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Hong Kong halves 14-day COVID route suspension

written by Isabella Richards | March 28, 2022

Cathay Pacific 777 crosses Hong Kong. (Cathay)

Hong Kong announced on Sunday it is cutting in half the suspension of international routes that carry COVID-19 positive cases from 1 April.

It comes a week after the nation also said it was lifting flight suspensions on nine of its key markets, including Australia, Canada, France, India, Nepal, Pakistan, the Philippines, the UK and the US, which were introduced in January due to increasing Omicron cases.

While Hong Kong still operates the tightest COVID restrictions in the world, the moves mark the first sign of the aviation industry’s return to pre-pandemic operations.

The “route-specific suspension mechanism” originally banned an airline from flying a route that carried three or more positive cases for 14 days, but from April, it will be halved to seven days.

According to the HK government, the mechanism was an “extremely severe emergency measure” to alleviate pressure off the healthcare system and reduce the chance of increased cases from that one route.

This, along with the ban lifted for nine countries, will allow for Cathay Pacific, the nation’s flag carrier, to operate more international flights and increase capacity, after operating roughly 12 per cent of pre-pandemic levels in recent months.

Cathay said it will be arranging one flight per route every two weeks after the ban is lifted.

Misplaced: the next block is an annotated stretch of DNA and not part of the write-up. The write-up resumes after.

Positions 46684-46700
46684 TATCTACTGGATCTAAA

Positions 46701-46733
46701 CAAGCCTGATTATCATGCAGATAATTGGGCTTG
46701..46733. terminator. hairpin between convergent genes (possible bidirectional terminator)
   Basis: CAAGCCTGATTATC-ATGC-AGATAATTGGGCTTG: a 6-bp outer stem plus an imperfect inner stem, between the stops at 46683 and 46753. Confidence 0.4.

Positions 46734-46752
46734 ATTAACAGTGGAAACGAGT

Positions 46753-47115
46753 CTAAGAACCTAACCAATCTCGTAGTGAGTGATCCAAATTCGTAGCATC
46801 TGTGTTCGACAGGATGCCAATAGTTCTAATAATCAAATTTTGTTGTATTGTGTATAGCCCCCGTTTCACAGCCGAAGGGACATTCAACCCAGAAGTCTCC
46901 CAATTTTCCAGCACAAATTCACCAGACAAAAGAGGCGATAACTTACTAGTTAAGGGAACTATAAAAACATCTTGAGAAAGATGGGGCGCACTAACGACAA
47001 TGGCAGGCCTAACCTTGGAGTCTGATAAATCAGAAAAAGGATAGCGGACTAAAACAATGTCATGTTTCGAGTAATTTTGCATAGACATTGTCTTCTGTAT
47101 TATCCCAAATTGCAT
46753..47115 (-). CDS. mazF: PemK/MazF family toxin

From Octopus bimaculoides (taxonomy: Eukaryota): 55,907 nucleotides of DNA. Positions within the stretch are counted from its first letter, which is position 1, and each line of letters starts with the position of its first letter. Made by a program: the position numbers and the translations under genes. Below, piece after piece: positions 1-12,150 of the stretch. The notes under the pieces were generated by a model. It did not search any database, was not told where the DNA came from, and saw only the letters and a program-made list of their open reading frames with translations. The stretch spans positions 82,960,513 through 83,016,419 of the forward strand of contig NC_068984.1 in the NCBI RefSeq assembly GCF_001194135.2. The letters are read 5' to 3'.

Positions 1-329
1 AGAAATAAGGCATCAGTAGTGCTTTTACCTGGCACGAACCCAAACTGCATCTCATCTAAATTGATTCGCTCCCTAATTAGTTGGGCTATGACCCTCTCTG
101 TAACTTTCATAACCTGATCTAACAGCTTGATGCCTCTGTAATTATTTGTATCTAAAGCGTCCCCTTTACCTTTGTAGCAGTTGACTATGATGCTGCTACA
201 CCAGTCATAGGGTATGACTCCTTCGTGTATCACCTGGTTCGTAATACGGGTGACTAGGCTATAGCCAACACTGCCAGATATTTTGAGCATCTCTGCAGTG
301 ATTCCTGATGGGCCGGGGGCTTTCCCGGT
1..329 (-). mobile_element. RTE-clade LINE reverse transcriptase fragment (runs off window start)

However, the change only applies to fully vaccinated Hong Kong residents returning from the nine countries. They must test negative during their seven-day isolation, which also was shortened from the previous 14-day quarantine.

Most non-Hong Kong residents are still banned from travelling to the country.

An airline spokeswoman welcomed the change on Sunday and said: “We are actively working on resuming more flights for our customers from 1 April to cater to the anticipated demand. More details will be shared on www.cathaypacific.com as soon as possible.”

It comes after the carrier was forced to cut several international flights in December and January to maintain its stringent zero-COVID strategy.

Hong Kong leader Carrie Lam said while airlines have been calling for the complete removal of the mechanism, there is “no room for major relaxation” as preventing imported infections remained “a fundamental pillar of Hong Kong’s anti-epidemic policy”.

The changes have come into effect after local and international businesses have been threatening to leave Hong Kong due to the unending restrictions.

Restrictions have also remained tight for air crew, and last week, a group of airlines wrote a letter to Lam calling for the country to scrap pre-flight and on-arrival tests for flight teams, saying they have deterred people from flying to the city, according to Bloomberg.

According to Cathay, almost 250,000 tests were taken by aircrew in 2021, and only 16 returned positive.

The letter, written by 11 airlines including British Airlines, United Airlines, and more, said “We seek a return to normal flight operations in Hong Kong, in which the city can once again serve as an aviation hub,” claiming the country’s crew requirements make them a global “outlier”.

While Lam has not formally responded to the letter, on Sunday she said the government “will never be able to meet the aspirations and needs of the aviation industry”.

“We are in a public health emergency, so every business has to make sacrifices … so I hope, and I make an appeal that airlines will also understand.”


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